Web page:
Home > Preview
The flashcards below were created by user
on FreezingBlue Flashcards.
What receptor does diazepam inhibit?
Where is diazepam effective and what disorders is it used in?
- Skeletal muscle (due to injury)
- Upper motor neuron disorders (cerebral palsy, paraplegia, etc.)
- Affects spinal cord (reduces spasticity in pts. with spinal cord injuries)
What is the MOA for Baclofen?
GABA-B agonist (presumed to decrease the release of excitatory NTs like glutamate from 1a afferents and upper motor neurons)
What happens when GABA-B receptors (located on CNS nerve terminals) are activated?
Inhibition of NT release
This drug can be given intrathecally by a pump.
Besides sedation, dizzines, muscle weakness, and fatigue, what AEs are unique to Baclofen?
- Seizures or hallucinations on sudden withdrawal
- Black box warning associated with sudden withdrawal of intrathecal administration; led to high fever, altered mental status, rhabdomyolysis, and DEATH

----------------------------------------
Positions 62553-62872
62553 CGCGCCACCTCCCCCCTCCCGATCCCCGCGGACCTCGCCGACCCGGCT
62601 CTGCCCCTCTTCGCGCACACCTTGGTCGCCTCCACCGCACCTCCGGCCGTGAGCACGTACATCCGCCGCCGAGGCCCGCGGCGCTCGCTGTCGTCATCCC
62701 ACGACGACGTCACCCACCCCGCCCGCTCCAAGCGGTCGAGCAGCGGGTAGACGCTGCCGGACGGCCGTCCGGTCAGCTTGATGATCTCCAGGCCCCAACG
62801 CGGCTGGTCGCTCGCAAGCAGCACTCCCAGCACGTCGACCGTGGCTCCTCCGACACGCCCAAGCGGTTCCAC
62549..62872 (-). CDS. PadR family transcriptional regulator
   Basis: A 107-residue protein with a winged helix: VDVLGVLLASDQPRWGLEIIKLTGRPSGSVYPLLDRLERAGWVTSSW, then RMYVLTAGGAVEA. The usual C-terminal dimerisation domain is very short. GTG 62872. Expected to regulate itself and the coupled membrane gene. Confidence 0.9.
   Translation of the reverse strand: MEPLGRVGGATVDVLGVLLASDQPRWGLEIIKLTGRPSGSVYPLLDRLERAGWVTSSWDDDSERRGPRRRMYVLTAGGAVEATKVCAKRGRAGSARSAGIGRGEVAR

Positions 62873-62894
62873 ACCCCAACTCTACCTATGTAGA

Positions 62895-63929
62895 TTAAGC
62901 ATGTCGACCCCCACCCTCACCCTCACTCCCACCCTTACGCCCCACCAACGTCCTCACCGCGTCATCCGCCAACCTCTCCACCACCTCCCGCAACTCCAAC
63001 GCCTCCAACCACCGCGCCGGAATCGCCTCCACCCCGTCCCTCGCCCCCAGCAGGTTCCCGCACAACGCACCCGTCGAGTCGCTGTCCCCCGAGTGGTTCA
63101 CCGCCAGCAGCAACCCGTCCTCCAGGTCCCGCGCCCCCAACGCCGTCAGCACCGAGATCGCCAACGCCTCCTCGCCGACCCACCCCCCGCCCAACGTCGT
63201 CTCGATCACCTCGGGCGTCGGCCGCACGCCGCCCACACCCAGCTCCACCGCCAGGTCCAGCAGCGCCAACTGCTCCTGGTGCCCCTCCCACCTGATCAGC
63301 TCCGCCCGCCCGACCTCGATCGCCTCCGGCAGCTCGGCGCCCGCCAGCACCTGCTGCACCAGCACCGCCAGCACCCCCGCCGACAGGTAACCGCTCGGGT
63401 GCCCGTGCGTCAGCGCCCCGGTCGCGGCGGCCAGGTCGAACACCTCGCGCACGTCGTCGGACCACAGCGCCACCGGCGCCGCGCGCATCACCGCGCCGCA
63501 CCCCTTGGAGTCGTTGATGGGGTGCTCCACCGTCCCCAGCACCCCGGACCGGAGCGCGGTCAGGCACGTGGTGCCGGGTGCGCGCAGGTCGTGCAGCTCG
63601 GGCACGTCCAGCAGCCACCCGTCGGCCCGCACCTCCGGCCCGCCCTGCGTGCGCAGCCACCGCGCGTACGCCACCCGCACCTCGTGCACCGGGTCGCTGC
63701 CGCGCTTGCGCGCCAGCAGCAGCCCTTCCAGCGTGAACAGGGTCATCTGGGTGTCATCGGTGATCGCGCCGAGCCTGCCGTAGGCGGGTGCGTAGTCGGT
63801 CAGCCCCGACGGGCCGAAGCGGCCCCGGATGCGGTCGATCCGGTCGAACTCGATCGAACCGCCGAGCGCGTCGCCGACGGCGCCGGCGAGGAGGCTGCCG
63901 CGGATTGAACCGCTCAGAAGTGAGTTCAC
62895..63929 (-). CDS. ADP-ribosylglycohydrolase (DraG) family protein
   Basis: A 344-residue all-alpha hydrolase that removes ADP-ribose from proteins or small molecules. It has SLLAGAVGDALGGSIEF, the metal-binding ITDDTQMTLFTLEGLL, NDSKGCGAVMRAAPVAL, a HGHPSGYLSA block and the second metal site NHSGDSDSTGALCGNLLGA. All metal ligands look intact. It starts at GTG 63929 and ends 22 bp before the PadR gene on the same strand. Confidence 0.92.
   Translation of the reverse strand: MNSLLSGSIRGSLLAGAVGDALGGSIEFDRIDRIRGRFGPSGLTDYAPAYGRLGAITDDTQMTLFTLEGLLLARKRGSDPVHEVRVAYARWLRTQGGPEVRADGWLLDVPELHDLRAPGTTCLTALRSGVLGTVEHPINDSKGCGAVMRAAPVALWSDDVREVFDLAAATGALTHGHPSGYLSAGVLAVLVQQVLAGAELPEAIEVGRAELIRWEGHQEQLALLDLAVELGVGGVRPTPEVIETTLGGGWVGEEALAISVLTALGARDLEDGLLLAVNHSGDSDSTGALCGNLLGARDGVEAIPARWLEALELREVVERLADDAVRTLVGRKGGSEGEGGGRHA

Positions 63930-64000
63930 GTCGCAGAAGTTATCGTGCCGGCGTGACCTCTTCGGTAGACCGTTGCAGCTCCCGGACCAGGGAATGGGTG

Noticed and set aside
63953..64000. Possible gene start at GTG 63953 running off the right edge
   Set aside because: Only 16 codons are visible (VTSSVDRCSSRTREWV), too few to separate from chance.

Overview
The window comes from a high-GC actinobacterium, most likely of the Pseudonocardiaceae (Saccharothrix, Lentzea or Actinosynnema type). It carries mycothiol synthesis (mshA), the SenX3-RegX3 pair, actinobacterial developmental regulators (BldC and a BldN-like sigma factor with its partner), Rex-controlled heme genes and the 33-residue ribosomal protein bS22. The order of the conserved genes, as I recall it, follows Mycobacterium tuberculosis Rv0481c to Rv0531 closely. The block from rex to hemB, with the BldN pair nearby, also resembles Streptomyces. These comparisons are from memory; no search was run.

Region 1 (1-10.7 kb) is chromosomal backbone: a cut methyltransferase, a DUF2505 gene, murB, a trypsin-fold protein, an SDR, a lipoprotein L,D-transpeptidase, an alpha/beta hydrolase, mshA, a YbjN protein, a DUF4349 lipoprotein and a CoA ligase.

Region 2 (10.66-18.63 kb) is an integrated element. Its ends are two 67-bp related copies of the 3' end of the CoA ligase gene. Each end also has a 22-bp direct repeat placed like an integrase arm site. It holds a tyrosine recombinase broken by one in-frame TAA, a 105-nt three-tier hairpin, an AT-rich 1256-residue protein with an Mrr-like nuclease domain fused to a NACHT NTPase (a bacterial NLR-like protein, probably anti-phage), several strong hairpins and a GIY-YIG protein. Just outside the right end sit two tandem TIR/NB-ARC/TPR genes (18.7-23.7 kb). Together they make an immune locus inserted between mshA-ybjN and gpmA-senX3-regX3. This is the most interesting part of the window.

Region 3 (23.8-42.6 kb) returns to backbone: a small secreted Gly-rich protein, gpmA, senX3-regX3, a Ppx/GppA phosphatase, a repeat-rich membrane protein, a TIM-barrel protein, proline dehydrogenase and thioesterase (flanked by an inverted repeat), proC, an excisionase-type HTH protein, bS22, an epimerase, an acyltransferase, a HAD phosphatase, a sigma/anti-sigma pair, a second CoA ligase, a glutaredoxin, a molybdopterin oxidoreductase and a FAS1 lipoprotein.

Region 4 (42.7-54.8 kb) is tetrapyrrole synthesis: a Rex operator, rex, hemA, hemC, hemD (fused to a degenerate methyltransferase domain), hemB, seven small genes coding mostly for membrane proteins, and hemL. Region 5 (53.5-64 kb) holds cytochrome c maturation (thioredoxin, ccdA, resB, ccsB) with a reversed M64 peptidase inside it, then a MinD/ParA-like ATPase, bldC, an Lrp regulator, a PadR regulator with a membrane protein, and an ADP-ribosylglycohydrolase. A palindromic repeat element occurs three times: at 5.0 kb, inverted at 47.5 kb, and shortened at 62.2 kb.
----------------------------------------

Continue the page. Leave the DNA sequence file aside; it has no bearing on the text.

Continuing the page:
This is a centrally acting alpha2 agonist
Tizanidine increase presynaptic and postsynaptic _____.
Inhibition of motor neurons
How often should you be dosed with tizanidine?
TID; tizanidine is short acting
What are the AEs of Tizanidine?
- Dry Mouth
Tizanidine should not be mixed with _____ or _____, which are potent inhibitors of CYP 1A2
This is a centrally acting muscle relaxant related to tricyclic antidepressants.
This drug doesn't relax muscle tone or decrease neuronal conduction. It possibly acts in the brainstem to reduce motor function.
Relief of cyclobenzaprine is probably due to _____, rather than _____.
- CNS depression/sedation
- Skeletal muscle relaxation
This centrally acting muscle relaxant's main metabolite is meprobomate, a common sedative-hypnotic drug.
It is unclear what the primary effect of carisoprodol is. In what diseases is it ineffective?
What would you like to do?
Home > Flashcards > Print Preview